He failed an AP Chemistry class in high school. But five years later, Cody Edson has not only earned both a Bachelor of Science and Master of Science degree in chemistry as part of an accelerated program at Southern, but has co-developed a testing kit to detect even small amounts of arsenic in drinking water.
And in the fall, Edson will begin a Ph.D. in chemistry program at Rensselaer Polytechnic Institute.
The kit is believed to be more sensitive than many other testing procedures, accurately measuring arsenic levels as low as 5 parts per billion, according to James Kearns, an SCSU assistant professor of chemistry who served as Edson’s faculty advisor. Kearns recently obtained a provisional patent for the testing kit.
The World Health Organization and the Environmental Protection Agency consider arsenic levels above 10 parts per billion to be unsafe. But current tests for arsenic often are unable to accurately detect anything less than 20 parts per billion.
Although similar projects to improve the accuracy and sensitivity of arsenic testing are under way around the globe, the Kearns-Edson test could be part of a public health breakthrough as an estimated 100 million people worldwide have significant amounts of arsenic in their drinking water. While a large percentage of those individuals live in parts of Asia, such as Bangladesh, there are some locations in America that have significant levels of arsenic in the water supply, as well. Kearns said they tend to be located in mountainous regions, such as New Mexico.
Edson explained that the new test replaces the traditional mercury bromide strip with one made of silver nitrate. He said the testing procedure also uses digital analysis.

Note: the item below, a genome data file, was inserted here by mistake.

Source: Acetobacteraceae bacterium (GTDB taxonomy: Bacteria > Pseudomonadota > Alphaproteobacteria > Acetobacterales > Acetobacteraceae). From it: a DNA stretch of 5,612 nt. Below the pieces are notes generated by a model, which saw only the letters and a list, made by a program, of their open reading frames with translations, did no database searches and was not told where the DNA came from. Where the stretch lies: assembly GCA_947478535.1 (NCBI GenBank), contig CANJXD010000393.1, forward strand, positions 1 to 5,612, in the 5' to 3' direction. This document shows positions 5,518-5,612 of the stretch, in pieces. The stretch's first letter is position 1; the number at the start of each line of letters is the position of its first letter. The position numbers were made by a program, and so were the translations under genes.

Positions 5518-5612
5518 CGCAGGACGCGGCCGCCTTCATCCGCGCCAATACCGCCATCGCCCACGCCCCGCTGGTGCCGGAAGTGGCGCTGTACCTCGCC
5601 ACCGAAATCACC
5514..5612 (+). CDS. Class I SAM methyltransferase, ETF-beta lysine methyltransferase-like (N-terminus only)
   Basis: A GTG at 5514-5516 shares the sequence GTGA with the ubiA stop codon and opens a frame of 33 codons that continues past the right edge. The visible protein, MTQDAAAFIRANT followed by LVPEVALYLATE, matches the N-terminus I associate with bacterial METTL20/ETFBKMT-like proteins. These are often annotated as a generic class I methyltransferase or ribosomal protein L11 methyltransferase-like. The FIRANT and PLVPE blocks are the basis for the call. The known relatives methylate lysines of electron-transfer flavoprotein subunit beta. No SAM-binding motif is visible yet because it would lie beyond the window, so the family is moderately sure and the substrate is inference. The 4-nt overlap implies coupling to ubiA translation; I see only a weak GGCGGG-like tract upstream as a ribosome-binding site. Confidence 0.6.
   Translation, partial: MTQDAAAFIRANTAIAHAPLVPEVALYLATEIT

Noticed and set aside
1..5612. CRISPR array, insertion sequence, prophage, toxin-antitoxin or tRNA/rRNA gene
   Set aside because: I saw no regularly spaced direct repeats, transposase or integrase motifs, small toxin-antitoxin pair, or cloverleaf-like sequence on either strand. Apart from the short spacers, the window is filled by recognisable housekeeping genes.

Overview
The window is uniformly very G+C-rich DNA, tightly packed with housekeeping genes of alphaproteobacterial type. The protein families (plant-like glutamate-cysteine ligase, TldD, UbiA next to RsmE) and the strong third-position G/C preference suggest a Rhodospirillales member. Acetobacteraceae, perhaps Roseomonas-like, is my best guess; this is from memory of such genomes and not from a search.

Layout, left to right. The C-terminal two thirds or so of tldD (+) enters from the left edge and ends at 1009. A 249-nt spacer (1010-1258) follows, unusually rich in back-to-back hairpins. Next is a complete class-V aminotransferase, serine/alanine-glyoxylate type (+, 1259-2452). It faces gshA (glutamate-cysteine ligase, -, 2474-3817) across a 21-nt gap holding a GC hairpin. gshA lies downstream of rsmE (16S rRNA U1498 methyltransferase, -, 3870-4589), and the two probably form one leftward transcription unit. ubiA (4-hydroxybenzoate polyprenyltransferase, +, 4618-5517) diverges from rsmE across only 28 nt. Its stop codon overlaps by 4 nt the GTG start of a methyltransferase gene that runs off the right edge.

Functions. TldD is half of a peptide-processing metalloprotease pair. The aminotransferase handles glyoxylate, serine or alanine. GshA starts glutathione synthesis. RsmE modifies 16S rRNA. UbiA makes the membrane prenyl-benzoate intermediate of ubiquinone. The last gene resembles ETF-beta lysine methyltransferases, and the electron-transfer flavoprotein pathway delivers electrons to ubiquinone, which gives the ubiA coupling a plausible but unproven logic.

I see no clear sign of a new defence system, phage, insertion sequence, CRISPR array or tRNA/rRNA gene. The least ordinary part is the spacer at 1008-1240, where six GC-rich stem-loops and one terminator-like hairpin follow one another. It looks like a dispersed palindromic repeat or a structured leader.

“I am happy that it might be able to save lives and protect the health of a large number of people in the future,” Edson said. “It would be great if we could market it, too. But I really want to use my skills as a scientist to help the environment and to help people.”
Arsenic is considered to be a toxic substance with carcinogenic properties. Acute symptoms of arsenic poisoning include gastrointestinal distress. Long-term effects include lung, kidney and liver problems, as well as skin discoloration.
Kearns said he is quite impressed with Edson as a student. “I have probably taught nearly 2,000 students during my career, and Cody is one of the most successful of all of them,” he said.
Edson said he began working with Kearns in his junior year. In addition to their work on arsenic detection, the two also have worked on a project pertaining to the testing of toxic metals in agave nectar, which is prevalent in Ecuador.
Edson noted that he has learned a lot from his mentor, who he now considers a friend, as well. “We’re homies,” chuckled Edson, who said the two often talk about mutual interests, such as Heavy Metal music– which might seem appropriate for scientists who actually study metals.
Edson, a guitarist, resides in Milford. He considered joining the U.S. Navy when he was in high school, as well as having pondered a possible career in firefighting. But after learning about Southern’s Honors College program from an SCSU admissions representative, he decided to apply. He doesn’t regret the decision.
As a student at SCSU, he helped start a program in which campus food leftovers were collected and sent to nearby food pantries.